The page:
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SINGAPORE: Gold jumped to a record high for a fifth straight trading day on Monday as the prospect of more declines in the U.S. dollar drove investors into the precious metal, with record exchange traded fund holdings helping silver to its highest in more than three decades.

Heightened inflationary threats despite interest hikes by China and the European Central Bank boosted gold's safe haven appeal, while silver also attracted buying from investors looking for a cheaper alternative to bullion.

The gold-to-silver ratio was at a 28-year low around 35.

Spot gold added $1.35 to $1,474.05 an ounce by 0539 GMT having risen as high as $1,476.21 after the euro jumped to a 15-month high against the U.S. dollar.

"I think there is a good chance that gold could hit $1,500 an ounce within this quarter. And perhaps even higher if we see the weakness in the dollar persist and the Federal Reserve continues their relatively easy monetary policy," said Ong Yi Ling, investment analyst at Phillip Futures in Singapore.

"This week, perhaps, the focus could be on whether the Federal Reserve actually indicates to the market whether they will be exiting their loose monetary policy, and whether they display any hawkish signals."

Gold has gained more than 10 percent since late January when political unrest began to flare in the Middle East and North Africa.

But Monday's gains could be capped by a drop in energy prices.

Brent crude fell below $126 after the African Union said Muammar Qaddafi has accepted a roadmap to end the civil war in Libya, including an immediate ceasefire in the North African producer.

The metal is still far below its all-time inflation-adjusted high, estimated at almost $2,500 an ounce set in 1980, an era of Cold War tension, oil shocks and hyperinflation.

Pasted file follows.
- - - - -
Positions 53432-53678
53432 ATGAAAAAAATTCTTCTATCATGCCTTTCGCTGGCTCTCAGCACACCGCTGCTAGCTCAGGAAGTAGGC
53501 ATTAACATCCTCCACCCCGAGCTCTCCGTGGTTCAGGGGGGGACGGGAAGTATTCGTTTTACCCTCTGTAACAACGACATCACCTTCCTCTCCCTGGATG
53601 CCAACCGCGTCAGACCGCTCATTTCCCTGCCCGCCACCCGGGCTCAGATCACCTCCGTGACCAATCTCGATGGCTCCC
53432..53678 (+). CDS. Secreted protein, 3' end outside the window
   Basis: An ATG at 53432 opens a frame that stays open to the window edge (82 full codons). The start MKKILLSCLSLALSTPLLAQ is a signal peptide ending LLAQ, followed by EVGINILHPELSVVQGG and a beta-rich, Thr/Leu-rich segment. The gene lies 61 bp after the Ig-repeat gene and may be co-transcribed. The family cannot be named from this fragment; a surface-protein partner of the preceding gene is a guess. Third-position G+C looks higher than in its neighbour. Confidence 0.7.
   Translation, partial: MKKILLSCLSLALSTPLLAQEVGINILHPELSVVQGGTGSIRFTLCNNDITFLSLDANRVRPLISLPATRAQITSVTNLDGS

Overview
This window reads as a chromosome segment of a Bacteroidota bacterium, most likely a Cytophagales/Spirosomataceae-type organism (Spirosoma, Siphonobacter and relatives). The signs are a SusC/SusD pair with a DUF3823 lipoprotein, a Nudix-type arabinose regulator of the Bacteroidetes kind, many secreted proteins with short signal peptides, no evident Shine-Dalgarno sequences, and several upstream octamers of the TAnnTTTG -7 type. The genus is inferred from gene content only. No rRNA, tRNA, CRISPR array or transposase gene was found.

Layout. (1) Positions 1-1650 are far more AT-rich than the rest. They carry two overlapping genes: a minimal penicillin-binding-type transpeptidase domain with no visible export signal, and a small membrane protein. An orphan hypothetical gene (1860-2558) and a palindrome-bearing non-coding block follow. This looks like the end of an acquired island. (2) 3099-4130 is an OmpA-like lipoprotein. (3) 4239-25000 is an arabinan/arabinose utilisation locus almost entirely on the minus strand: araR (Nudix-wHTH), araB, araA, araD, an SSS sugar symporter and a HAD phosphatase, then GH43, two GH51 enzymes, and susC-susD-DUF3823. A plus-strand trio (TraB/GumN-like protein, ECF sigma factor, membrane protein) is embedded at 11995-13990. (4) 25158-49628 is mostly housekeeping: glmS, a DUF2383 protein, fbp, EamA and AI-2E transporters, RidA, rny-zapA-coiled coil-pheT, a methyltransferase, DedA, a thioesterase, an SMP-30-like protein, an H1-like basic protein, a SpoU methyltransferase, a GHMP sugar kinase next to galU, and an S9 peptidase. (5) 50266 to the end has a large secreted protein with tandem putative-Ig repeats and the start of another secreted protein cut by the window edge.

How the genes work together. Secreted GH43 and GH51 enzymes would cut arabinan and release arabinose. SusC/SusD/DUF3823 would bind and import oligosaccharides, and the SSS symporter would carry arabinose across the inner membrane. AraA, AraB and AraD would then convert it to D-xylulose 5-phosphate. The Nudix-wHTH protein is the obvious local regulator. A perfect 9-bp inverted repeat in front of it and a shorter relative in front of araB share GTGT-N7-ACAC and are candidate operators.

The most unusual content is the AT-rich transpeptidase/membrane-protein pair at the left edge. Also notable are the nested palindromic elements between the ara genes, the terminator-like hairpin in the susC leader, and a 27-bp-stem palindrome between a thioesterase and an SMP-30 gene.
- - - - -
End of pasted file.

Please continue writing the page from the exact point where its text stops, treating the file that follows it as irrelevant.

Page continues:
Spot gold is heading towards $1,518 per ounce based on its wave pattern and a Fibonacci projection analysis, according to Wang Tao, a Reuter’s market analyst for commodities and energy technical.

Spot silver rose as high as $41.93 an ounce, its strongest in 31 years.

IShares Silver Trust said its holdings hit another record at 11,242.89 tonnes by April 8 from 11,192.80 tonnes on April 7.

The dollar dipped against a basket of currencies, weighed by positive signs for investor risk-taking, and remained stuck near last week's 16-month low versus a basket of major currencies.

The ECB raised rates by 25 basis points at its April meeting last week and signalled it was ready to tighten further if needed to check rising prices, but in contrast, both the Fed and

Bank of Japan is expected to keep interest rates near zero for an extended period of time.

Janet Yellen, Fed vice Chair, said on Saturday the U.S. economy is still not strong enough for the Fed to start reversing its extremely accommodative monetary policy.

NY Fed Chief William Dudley speaks later on Monday should also sound dovish.

U.S. gold futures for June raised $2.5 to $1,476.6 an ounce after rising to a record at $1,478 an ounce.

The physical sector saw selling from Thailand and Indonesia, but volume was light as holders waited for more gains in gold prices before cashing in Premiums were steady at between 70 cents and $1 an ounce to the spot London price in Singapore.

"Selling started last week, but I don't think the quantity is huge.

Thailand has quietened down a bit and I think because people are still bullish about gold," said a dealer in Singapore.

"My premiums are unchanged at 70 cents," he added.

Another Singapore-based dealer said selling picked up from Indonesia on Monday, but it had little no impact on premiums.

"I sold my last deal into Thailand at 80 cents, so I presume the premiums are about there," he added.

In other markets, the Nikkei edged lower after Citigroup slashed its ratings on major automakers to "sell", although buying of reconstruction-related stocks supported the market.




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